International Conference on Education and New Developments

19 February 2014

The International Conference on Education and New Developments (END 2014) offers a worldwide connection between teachers, students, researchers and lecturers, from a wide range of academic fields, interested in exploring and giving their contribution in educational issues. 

END 2014 will feature presentations from diverse countries and cultures on research related to the following themes:


  • Teachers and Students
  • Projects and Trends
  • Teaching and Learning
  • Organizational Issues


The conference's keynote speaker will be Professor Hanna David of Tel Aviv University (Emerita), Israel. Professor David will speak about the social and educational difficulties the gifted child has to deal with in the regular as well as in the gifted classroom and present techniques which might help overcoming them. 


Registration for the conference is now open. Early registration ends on 14 March, 2014. Visit the conference website for more information and to register. 

pedagogy literacy collaborative learning change in higher education organizational learning school organization primary education school curriculum development

Information Literacy

17 February 2014

The statement is based on analysis of national government/educational/library point of view on information literacy concept and common standards used in your higher education institutions (at your universities) using information available online.

You are able to use the websites or any other resources produced by:
national government (ministries of education, regional policy or others),
higher education institutions (your universities policy documents or any other information concerning Information literacy activity)
or libraries (any online documents or activities you have heard or check on the website, connected with Information literacy,
to look for any activities concerning information literacy or information competences development activities shaping the information society).
Do you find the awareness or interest in Information literacy in your country? What is the terminology used? Is it information literacy or others terms? 
Information seeking literacy

If Google gives us access to unlimited information, why do we still need teachers?

03 February 2014
Google learning technology technology enhanced learning digital literacy

DIGCOMP: a Framework for Developing and Understanding Digital Competence in Europe

20 May 2014
The paper describes the digital competence framework developed by EC JRC IPTS on behalf of DG Education and Culture with the overall aim to contribute to the better understanding and development of digital competence in Europe.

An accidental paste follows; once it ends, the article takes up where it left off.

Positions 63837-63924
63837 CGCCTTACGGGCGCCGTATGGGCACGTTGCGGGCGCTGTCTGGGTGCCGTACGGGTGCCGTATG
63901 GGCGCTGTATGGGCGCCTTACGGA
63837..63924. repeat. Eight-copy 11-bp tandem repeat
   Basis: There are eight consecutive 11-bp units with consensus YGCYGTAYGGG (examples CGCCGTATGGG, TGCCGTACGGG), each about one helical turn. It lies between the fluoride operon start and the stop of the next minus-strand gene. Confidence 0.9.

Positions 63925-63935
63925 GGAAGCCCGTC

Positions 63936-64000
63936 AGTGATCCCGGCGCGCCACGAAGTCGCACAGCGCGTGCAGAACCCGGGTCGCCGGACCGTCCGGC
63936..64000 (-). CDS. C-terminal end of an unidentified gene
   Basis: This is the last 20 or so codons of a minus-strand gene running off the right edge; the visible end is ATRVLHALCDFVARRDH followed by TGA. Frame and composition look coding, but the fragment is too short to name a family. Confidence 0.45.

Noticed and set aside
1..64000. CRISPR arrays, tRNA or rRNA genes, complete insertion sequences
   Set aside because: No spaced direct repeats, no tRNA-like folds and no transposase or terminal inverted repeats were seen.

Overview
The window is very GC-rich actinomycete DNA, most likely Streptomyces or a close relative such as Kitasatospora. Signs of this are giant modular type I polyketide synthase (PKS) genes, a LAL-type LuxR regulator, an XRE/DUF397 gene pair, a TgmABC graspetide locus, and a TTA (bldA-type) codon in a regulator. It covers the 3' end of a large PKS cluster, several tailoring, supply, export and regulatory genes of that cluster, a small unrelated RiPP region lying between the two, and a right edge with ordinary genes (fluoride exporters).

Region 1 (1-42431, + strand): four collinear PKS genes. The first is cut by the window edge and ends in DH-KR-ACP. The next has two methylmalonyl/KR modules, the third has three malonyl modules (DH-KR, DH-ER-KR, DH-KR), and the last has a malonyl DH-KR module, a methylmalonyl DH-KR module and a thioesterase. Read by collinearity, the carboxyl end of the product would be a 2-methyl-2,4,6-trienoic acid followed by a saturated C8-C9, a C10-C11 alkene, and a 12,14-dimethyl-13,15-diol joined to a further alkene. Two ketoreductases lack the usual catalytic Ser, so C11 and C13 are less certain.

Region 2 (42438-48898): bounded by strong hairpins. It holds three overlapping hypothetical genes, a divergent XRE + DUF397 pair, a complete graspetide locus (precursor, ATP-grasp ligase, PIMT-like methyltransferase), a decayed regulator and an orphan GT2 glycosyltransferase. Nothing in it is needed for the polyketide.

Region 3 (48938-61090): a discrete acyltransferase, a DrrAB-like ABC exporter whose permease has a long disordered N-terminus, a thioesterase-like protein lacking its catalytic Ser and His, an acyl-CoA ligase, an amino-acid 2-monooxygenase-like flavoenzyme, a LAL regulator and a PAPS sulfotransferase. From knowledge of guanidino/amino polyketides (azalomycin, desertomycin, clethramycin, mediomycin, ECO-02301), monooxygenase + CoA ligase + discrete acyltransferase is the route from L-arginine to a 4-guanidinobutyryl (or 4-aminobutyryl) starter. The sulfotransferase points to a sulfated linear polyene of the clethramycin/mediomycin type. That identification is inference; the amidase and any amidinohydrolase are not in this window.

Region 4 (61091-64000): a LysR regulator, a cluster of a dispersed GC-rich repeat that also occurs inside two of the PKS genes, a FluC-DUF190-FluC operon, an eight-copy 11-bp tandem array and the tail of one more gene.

Digital competence is one of the eight key competences for lifelong learning and is essential for participation in our increasingly digitalised society. It is therefore necessary to understand and define what digital competence is and consists of. The paper discusses various aspects of digital competence firstly differentiating it from other similar or overlapping concepts, then discussing the implication of the historic evolution of the term, finally detailing the digital competence framework in its constituting parts. The proposed digital competence framework consists of 21 competences divided in 5 areas. For each competence three proficiency levels are foreseen. Current and possible applications of the framework are discussed.
literacy competence digital key competences frameworks

The brothers behind want to see computer science taught in every school

28 January 2014 is a non-profit organization in the education sector with a mission to get students to learn how to code. The organization was founded by brothers Hadi and Ali Patrovi, both successful tech entrepreneurs. Having achieved considerable success as programmers, entrepreneurs, and investors, they turned their energies towards promoting computer science education in schools. 

Their first Hour of Code campaign, which took place during Computer Science Education Week in December 2013, far outstripped expectations and gave millions of students worldwide their first lessons in coding.


Hadi and Ali Partovi was founded by Hadi Partovi and his brother Ali Partovi.  They were born and raised in Iran, then immigrated to the United States. Among other projects, they co-founded iLike, a popular music app on Facebook. As angel investors and startup advisors, their portfolio includes companies such as Facebook and Dropbox.


At 38, Hadi retired from Microsoft. He decided it was time to act on a new idea.


“Technology is literally taking over our world, and yet there is only a small percentage of people that has the skills to create the technologies that we’re all consuming,” said Hadi. He and his brother started, a website that offers free hour-long tutorials that teach children the basics of coding.


“If we got more students to learn programming and how to code, first of all, all of our children would be better prepared for the 21st century,” said Hadi. “Every career that you can think of in the modern day world should have some background of [computer science].”


The Partovi brothers started by producing a Youtube video featuring celebrities like Bill Gates, Mark Zuckerberg, and basketball player Chris Bosh. The video struck a nerve and went viral, sparking the movement that led to the success of the Hour of Code.



The organisation’s new mission is to bring computer science classes to every school in the USA. Hadi an Ali believe that anyone can learn the basics of computer science, and that it should be a crucial part of the modern education system.


“There’s no other skill that helps amplify the creativity of the human mind the way computer programming does,” said Hadi.

computer education computer programming digital literacy entrepreneurship